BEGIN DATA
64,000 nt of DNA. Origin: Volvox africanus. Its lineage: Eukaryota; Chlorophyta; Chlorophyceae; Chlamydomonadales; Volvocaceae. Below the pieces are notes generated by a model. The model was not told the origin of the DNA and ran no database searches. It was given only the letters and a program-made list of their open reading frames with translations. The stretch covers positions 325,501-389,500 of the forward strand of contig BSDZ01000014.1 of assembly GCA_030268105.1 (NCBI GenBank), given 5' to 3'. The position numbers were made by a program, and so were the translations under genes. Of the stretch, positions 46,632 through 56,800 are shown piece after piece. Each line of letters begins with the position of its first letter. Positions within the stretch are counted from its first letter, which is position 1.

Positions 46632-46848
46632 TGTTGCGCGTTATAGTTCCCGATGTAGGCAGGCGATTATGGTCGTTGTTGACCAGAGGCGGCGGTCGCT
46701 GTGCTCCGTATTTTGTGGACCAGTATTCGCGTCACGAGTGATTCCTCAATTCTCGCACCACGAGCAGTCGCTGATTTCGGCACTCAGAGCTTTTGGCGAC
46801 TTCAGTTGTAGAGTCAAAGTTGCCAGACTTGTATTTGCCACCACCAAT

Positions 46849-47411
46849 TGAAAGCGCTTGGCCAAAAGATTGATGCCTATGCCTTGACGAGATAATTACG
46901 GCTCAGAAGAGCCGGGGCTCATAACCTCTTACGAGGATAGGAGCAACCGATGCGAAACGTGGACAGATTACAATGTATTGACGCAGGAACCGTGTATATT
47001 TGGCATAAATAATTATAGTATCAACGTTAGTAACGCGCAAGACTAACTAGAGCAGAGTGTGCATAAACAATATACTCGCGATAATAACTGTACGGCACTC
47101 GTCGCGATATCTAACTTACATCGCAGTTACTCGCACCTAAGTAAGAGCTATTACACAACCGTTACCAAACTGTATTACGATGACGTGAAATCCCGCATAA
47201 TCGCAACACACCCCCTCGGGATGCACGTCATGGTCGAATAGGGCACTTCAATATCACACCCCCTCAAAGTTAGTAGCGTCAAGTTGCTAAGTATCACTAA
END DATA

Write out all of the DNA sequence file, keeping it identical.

64,000 nt of DNA. Origin: Volvox africanus. Its lineage: Eukaryota; Chlorophyta; Chlorophyceae; Chlamydomonadales; Volvocaceae. Below the pieces are notes generated by a model. The model was not told the origin of the DNA and ran no database searches. It was given only the letters and a program-made list of their open reading frames with translations. The stretch covers positions 325,501-389,500 of the forward strand of contig BSDZ01000014.1 of assembly GCA_030268105.1 (NCBI GenBank), given 5' to 3'. The position numbers were made by a program, and so were the translations under genes. Of the stretch, positions 46,632 through 56,800 are shown piece after piece. Each line of letters begins with the position of its first letter. Positions within the stretch are counted from its first letter, which is position 1.

Positions 46632-46848
46632 TGTTGCGCGTTATAGTTCCCGATGTAGGCAGGCGATTATGGTCGTTGTTGACCAGAGGCGGCGGTCGCT
46701 GTGCTCCGTATTTTGTGGACCAGTATTCGCGTCACGAGTGATTCCTCAATTCTCGCACCACGAGCAGTCGCTGATTTCGGCACTCAGAGCTTTTGGCGAC
46801 TTCAGTTGTAGAGTCAAAGTTGCCAGACTTGTATTTGCCACCACCAAT

Positions 46849-47411
46849 TGAAAGCGCTTGGCCAAAAGATTGATGCCTATGCCTTGACGAGATAATTACG
46901 GCTCAGAAGAGCCGGGGCTCATAACCTCTTACGAGGATAGGAGCAACCGATGCGAAACGTGGACAGATTACAATGTATTGACGCAGGAACCGTGTATATT
47001 TGGCATAAATAATTATAGTATCAACGTTAGTAACGCGCAAGACTAACTAGAGCAGAGTGTGCATAAACAATATACTCGCGATAATAACTGTACGGCACTC
47101 GTCGCGATATCTAACTTACATCGCAGTTACTCGCACCTAAGTAAGAGCTATTACACAACCGTTACCAAACTGTATTACGATGACGTGAAATCCCGCATAA
47201 TCGCAACACACCCCCTCGGGATGCACGTCATGGTCGAATAGGGCACTTCAATATCACACCCCCTCAAAGTTAGTAGCGTCAAGTTGCTAAGTATCACTAA